Dr. Rust’s pediatric training at Yale-New Haven brought him into contact with numerous excellent teachers, foremost among them Laura Ment and George Lister; both taught more than medicine with their similar emphasis on meticulousness and clear thinking. Upon the recommendation of Dreifuss and Ment, he obtained his neurological training at Washington University, St. Louis, where numerous individuals influenced his career development during a golden era of that famous program. From the adult side Stuart Weiss, Mark Raichle, Bill Powers, and John Trotter were especially important. At Children’s, Phil Dodge, Art Prensky, Ed Dodson, Joe Volpe, master pediatrician Jim Keating, and others expanded and transformed his horizons as did interactions with a splendid cadre of fellow trainees. Dodson and John Trotter fostered interest in immunological disease and the first publications of what would form a particularly important element of his career followed.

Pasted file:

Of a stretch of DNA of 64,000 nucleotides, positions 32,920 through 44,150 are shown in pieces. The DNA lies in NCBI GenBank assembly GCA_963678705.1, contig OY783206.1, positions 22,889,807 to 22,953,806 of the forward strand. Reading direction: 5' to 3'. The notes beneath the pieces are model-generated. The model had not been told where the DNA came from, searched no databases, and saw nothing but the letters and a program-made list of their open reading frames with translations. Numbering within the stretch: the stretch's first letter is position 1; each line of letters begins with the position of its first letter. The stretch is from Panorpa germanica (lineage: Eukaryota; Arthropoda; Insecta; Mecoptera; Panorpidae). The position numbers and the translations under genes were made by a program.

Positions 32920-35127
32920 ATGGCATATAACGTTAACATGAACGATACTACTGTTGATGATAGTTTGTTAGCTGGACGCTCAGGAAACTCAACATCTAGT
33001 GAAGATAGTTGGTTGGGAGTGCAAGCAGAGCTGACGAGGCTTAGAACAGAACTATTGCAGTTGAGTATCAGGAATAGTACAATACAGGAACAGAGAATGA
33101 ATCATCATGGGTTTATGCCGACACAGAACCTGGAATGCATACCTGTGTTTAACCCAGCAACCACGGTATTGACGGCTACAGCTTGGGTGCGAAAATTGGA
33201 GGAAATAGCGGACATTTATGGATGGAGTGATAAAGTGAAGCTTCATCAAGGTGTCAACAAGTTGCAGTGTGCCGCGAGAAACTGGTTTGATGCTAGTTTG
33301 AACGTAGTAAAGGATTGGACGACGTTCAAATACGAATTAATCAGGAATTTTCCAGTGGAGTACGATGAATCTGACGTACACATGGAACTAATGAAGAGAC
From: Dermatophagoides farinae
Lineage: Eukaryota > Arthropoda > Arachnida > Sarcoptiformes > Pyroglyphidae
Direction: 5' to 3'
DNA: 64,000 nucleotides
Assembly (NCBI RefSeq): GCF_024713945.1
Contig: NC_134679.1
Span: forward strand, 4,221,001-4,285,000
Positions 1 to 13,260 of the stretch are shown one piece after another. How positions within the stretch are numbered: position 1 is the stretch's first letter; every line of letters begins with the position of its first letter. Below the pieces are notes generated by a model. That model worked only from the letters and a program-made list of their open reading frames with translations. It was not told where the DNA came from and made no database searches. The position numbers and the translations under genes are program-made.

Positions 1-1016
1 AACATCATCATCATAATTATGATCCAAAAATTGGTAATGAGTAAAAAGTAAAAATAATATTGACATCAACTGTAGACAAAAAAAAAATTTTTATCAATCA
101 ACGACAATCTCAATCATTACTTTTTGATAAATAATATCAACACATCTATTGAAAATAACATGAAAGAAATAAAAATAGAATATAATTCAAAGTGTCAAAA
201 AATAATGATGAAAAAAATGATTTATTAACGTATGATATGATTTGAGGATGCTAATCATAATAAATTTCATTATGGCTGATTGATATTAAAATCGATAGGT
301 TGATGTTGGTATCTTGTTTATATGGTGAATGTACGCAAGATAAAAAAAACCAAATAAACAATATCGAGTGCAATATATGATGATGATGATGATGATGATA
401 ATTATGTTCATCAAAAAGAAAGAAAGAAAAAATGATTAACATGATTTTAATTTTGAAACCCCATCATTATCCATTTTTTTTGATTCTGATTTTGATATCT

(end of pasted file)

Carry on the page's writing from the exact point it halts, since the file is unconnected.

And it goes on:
Upon completion of formal clinical training, Rust remained at Washington University as a Clinical and Research Fellow in neurochemistry and neonatal neurology under Joe Volpe, Joe Ackerman, and Oliver Lowry. Although he was clinically active, Rust spent much of the following three years acquiring training as a scientist interested in the metabolic aspects of brain development, work that was carried out in three laboratories. This included developmental lipid chemistry in the Volpe laboratory, resulting in three publications concerning the regulation of the dolichol synthase pathway, of importance due to its intricate relationship to the glycosylation of membrane bound proteins involved in the development of neurological functions. In the laboratory of Joe Ackerman, Rust participated in NMRS studies leading to three publications concerning potential error in deoxyglucose estimation of regional cerebral metabolism or the role of cellular hypoxia in sepsis. And, in what would become his primary venue – Oliver Lowry’s laboratory – he acquired the meticulous skills of the microhistochemical methods that Lowry had so famously developed. These experiences enabled Rust to employ a rich array of techniques as he initiated developmental and regional studies of intermediary metabolism in normal brain as well as brains of animals subjected to hypoxia, asphyxia, or oligemia.